Isogramma Meek and Worthen, 1870 (Dictyonellida, Brachiopoda) from the upper Palaeozoic of East Asia: Implications for biogeography and evolutionary trends

Zhong Chen, G.R. Shi

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    Isogramma manchoukuoensis from the Upper Carboniferous of northeast China is redefined based on re-examination of the type specimens. Isogramma specimens from the Middle Permian of northeastern Japan are reassigned to I. aff. paotechowensis. A new family, Schizopleuroniidae, is proposed to include Schizopleuronia, but excludes Megapleuronia, which belongs to the Megapleuroniidae Liao, 1983. The family Isogrammidae is considered to be a transitional group in the eichwaldid-isogrammid-schizopleuronid evolutionary lineage within the Dictyonellida. A review of the global distribution of Isogramma species reveals that the genus has a total of 56 species ranging from the Mississippian (Early Carboniferous) to the Lopingian (Late Permian). Isogramma diversified rapidly after its origination in the middle Visean and its species diversity remained high throughout the Mississippian. The genus possibly suffered a severe mid-Carboniferous boundary mass extinction, with no Early Carboniferous species surviving this event. Bashkirian Isogramma species show low diversity, followed by a global recovery in the Moscovian. During the latest Carboniferous Isogramma became highly diversified again. At the Carboniferous-Permian (C/P) transition Isogramma underwent another dramatic diversity drop, followed by several stepwise declines in diversity during the Early-Middle Permian. The Wuchiapingian I. sinosa is the last Isogramma species.Ukraine was the possible centre of origin for Isogramma. From Ukraine Isogramma spread over the Moscow Basin of Russia, Central Europe (Germany, Austria), South Europe (Spain) and West Europe (England, Ireland and Scotland), and migrated to the North American midcontinent and South China during the late Visean (Early Carboniferous). In Europe, Isogramma migrated to Spain and eastern Europe (Serbia) in the Moscovian, from there it then dispersed into Central Asia (Uzbekistan and Kazakhstan) in the Kasimovian-Gzhelian. In the Palaeo-Tethys Isogramma migrated from South China to northeast and northwest China in the Moscovian, spread over the North China Block during the C/P transition, moved to Russian Siberia, Japan and the Qiangtang terrane of the Palaeo-Tethys during the Early-Late Permian. In North America Isogramma spread over the midcontinent during the Late Carboniferous and Early-Middle Permian and migrated to South America (Bolivia) in latest Carboniferous.sBiogeographically, Isogramma was confined principally to the palaeo-tropical and warm to temperate zones throughout the Late Palaeozoic, with the possible exception of the Artinskian, as a questionable species of the genus also occurs in the Transbaikal region of southeast Russia. (c) 2005 Elsevier Ltd. All rights reserved.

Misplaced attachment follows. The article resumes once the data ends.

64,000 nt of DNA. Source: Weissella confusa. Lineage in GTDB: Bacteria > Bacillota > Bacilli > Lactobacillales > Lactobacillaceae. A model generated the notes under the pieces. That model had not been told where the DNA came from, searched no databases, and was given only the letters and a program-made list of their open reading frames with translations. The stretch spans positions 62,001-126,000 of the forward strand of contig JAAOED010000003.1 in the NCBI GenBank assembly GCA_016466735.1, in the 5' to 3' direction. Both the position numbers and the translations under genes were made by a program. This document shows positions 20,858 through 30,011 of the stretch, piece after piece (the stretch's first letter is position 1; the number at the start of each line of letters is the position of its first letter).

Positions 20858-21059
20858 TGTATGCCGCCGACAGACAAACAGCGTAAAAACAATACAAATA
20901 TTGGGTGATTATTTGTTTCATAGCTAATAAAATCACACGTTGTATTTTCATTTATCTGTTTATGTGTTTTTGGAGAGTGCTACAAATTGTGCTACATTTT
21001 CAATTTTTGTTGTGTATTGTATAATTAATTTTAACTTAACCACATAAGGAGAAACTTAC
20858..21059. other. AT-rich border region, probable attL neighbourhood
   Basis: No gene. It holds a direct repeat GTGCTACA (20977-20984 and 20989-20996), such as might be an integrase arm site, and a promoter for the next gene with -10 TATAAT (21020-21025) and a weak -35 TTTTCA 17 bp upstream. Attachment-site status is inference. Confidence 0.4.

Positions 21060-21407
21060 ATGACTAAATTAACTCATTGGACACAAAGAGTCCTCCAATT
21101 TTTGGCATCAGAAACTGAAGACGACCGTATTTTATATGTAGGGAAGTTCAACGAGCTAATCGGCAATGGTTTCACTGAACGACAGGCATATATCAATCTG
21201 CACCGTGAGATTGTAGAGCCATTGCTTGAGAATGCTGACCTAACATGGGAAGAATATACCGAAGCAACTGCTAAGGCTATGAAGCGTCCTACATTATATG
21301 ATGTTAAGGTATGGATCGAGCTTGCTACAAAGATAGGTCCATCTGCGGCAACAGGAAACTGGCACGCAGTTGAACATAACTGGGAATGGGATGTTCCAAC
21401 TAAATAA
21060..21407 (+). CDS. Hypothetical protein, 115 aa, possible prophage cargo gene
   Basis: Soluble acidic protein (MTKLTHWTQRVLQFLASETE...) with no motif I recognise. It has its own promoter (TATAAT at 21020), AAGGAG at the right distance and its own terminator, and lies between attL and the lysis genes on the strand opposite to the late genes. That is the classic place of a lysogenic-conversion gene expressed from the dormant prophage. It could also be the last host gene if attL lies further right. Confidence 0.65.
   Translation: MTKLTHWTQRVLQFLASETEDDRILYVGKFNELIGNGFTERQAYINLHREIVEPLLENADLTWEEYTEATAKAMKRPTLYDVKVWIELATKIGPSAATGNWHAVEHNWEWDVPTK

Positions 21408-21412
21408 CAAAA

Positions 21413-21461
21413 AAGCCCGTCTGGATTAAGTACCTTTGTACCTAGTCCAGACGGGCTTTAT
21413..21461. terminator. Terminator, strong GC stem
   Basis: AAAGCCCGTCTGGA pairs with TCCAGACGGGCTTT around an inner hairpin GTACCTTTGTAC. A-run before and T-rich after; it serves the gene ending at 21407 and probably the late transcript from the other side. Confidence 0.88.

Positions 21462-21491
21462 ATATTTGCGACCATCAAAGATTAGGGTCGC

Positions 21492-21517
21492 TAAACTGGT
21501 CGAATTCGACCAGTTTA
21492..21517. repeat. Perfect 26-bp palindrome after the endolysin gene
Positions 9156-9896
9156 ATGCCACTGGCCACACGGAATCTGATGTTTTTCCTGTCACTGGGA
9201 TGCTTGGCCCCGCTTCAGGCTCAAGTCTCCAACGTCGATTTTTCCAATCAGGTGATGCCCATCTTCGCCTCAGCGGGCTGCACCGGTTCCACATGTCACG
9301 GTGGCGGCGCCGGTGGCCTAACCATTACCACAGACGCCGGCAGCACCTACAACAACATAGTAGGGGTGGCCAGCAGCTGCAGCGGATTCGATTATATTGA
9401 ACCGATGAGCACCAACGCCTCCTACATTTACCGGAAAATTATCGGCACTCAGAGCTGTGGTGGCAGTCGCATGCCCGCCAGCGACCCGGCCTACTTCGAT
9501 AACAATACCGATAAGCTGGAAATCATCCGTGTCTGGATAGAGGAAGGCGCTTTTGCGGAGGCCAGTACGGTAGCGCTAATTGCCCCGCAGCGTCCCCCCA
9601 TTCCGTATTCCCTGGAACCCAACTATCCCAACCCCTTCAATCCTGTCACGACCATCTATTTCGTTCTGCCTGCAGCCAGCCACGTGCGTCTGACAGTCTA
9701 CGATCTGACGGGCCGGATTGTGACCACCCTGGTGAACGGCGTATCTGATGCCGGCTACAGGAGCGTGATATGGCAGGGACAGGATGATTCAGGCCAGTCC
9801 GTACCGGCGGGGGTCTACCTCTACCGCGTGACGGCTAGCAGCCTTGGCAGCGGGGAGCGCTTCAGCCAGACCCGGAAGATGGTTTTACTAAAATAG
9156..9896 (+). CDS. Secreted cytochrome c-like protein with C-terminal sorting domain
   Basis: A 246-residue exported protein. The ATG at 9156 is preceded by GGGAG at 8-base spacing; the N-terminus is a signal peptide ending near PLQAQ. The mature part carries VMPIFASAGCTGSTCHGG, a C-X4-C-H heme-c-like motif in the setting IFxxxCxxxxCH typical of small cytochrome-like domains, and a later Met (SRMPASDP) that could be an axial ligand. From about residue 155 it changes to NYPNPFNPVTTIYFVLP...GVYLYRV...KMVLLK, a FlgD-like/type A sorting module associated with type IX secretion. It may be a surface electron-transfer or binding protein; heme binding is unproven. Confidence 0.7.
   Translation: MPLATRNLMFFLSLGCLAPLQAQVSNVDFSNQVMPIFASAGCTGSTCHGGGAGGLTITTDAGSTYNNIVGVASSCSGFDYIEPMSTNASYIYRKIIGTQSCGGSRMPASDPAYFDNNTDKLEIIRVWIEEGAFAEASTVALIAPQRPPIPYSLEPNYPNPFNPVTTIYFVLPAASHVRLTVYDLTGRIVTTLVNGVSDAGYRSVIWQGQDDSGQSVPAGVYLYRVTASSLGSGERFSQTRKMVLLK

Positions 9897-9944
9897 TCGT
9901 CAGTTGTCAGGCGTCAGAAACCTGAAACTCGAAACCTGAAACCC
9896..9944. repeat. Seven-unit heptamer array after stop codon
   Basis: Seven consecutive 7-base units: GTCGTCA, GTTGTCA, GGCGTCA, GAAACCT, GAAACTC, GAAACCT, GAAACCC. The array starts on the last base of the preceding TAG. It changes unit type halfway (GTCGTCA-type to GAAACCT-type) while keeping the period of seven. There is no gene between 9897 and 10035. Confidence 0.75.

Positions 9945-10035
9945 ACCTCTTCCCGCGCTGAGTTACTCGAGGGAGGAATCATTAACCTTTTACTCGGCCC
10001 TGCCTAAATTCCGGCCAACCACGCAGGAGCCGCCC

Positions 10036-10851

Original languageEnglish
    Pages (from-to)405-423
    JournalJournal of Asian Earth Sciences
    Issue number3/4
    Publication statusPublished - 2006

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